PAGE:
Technology developers at Carnegie Mellon University and Microsoft Research have figured out a way to utilize motion waves on the body to map sensory points as buttons, which create a fully functional interface on the arm when images of buttons with their functions are displayed on top of these points.
This packaging design idea for Coke bottles approaches eco-friendliness on several counts. For material, student designer Andrew Kim proposes plant-based material, while the the bottle’s straight-edged shape and curved bottom is tightly stackable, thereby reducing wasted space in shipping containers, and in turn, reducing carbon emissions for the product’s distribution. Additionally, the proposed material is crushable down to 34% the packages’ original size in a pre-scored accordion fold, to encourage habitual recycling. This is a great example of how a few, well-thought out design decisions could impact mass habits, and in turn, encourage desirable effects on the larger scale.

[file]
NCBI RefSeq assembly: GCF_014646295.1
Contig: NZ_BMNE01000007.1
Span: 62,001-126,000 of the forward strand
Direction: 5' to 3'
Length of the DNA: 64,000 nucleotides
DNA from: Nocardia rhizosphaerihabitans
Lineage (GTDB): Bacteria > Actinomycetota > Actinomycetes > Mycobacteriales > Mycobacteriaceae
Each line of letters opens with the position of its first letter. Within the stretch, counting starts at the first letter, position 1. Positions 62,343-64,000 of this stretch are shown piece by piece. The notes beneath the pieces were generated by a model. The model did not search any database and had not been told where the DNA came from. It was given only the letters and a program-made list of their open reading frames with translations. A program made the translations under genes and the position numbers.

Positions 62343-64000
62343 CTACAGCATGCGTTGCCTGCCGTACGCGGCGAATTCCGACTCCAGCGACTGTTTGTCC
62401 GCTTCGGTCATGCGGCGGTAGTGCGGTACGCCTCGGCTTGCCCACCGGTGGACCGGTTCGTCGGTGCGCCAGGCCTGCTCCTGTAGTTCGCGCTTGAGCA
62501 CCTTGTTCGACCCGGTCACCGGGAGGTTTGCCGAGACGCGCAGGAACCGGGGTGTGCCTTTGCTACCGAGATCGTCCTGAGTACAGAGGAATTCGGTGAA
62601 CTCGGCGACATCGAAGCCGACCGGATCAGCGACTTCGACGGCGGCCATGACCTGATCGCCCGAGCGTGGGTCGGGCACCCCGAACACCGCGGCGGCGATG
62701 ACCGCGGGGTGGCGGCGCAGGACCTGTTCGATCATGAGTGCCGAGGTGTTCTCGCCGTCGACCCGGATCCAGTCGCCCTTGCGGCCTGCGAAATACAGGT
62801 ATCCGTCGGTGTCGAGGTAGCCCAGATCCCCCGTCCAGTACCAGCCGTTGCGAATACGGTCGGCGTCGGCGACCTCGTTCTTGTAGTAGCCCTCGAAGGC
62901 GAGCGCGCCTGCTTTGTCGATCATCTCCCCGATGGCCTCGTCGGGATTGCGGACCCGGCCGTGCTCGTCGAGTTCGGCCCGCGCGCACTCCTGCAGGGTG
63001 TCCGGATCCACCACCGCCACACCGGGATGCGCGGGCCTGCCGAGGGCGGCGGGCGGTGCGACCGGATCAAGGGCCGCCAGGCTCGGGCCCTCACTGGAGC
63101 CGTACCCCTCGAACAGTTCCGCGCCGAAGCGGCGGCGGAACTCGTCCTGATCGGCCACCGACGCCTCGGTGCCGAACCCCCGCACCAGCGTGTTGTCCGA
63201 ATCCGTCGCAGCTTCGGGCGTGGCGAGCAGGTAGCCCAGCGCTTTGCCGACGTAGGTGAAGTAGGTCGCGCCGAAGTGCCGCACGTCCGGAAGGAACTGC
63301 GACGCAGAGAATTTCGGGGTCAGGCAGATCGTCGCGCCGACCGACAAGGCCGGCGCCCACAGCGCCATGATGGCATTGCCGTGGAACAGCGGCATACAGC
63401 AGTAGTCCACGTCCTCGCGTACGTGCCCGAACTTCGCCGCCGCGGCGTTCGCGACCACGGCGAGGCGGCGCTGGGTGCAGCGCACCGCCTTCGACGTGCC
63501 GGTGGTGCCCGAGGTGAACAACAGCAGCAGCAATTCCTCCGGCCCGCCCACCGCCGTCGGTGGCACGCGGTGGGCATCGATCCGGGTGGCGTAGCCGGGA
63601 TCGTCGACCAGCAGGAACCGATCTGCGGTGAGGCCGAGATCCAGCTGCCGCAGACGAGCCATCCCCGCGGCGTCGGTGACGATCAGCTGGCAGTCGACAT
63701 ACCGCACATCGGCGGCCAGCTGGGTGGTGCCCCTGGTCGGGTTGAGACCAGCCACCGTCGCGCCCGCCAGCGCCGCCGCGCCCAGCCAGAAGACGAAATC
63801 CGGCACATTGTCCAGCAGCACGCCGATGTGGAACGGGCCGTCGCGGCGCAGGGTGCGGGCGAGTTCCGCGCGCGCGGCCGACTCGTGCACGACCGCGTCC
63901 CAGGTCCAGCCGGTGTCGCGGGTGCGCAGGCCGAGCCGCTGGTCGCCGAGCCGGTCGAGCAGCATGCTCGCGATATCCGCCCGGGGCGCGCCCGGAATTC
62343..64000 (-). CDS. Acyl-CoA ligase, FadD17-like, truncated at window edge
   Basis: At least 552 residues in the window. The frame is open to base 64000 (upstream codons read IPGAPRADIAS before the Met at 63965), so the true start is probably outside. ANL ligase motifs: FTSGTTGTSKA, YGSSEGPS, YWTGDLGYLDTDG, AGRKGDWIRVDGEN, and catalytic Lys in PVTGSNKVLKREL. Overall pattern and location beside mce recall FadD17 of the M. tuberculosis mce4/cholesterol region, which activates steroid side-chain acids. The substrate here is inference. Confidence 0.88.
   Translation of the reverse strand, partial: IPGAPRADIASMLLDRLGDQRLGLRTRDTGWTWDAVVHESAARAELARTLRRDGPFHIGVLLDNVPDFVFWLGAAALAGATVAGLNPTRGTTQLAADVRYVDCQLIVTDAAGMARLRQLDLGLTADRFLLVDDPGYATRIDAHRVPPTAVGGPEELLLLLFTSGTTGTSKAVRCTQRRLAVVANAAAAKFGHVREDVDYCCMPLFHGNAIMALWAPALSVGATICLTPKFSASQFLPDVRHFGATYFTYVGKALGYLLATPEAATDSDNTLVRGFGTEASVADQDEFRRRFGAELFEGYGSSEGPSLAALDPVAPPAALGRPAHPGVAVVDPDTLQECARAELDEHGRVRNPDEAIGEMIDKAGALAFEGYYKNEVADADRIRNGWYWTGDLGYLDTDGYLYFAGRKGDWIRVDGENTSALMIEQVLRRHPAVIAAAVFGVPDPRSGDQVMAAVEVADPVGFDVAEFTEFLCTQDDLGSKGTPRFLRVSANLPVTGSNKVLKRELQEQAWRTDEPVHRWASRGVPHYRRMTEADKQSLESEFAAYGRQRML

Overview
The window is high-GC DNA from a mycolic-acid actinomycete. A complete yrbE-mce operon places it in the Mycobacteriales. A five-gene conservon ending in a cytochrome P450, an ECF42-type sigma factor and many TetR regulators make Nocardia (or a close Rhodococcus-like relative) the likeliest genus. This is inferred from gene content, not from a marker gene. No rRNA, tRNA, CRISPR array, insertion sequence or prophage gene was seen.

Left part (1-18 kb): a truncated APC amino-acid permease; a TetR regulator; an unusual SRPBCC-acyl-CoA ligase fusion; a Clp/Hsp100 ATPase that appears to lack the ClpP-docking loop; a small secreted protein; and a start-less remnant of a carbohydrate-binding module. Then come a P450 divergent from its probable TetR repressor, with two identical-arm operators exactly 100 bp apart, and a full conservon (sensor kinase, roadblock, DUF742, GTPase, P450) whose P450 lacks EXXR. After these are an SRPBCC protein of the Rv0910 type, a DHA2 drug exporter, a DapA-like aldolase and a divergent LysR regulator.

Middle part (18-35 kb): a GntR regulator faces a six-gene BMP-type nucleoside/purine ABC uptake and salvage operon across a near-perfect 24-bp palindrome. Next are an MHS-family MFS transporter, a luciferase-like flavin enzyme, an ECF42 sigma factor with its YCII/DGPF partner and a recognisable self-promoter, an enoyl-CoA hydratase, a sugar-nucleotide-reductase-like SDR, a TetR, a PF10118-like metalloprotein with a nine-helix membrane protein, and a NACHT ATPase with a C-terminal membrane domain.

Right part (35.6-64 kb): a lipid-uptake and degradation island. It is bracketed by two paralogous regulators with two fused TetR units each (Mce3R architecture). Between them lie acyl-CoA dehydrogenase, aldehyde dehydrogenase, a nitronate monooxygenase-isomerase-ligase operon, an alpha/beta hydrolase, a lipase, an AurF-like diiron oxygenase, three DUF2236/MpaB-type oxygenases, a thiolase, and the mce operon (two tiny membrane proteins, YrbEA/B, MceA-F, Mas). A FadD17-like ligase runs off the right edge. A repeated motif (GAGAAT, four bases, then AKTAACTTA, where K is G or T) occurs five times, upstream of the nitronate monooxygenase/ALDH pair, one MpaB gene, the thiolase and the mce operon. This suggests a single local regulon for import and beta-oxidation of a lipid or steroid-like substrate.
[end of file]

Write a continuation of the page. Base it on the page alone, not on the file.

Perceiving the subway ride as something that should be enjoyable, Yves Lombardet created this concept that is not only gorgeous, but that breaks the monotony of repetition in public transportation: by incorporating a modular approach, this subway can vary themes and spatial arrangements from car to car.
If such a design were widely implemented in public transportation, perhaps more travellers would be encouraged to leave their private vehicles behind for daily commutes.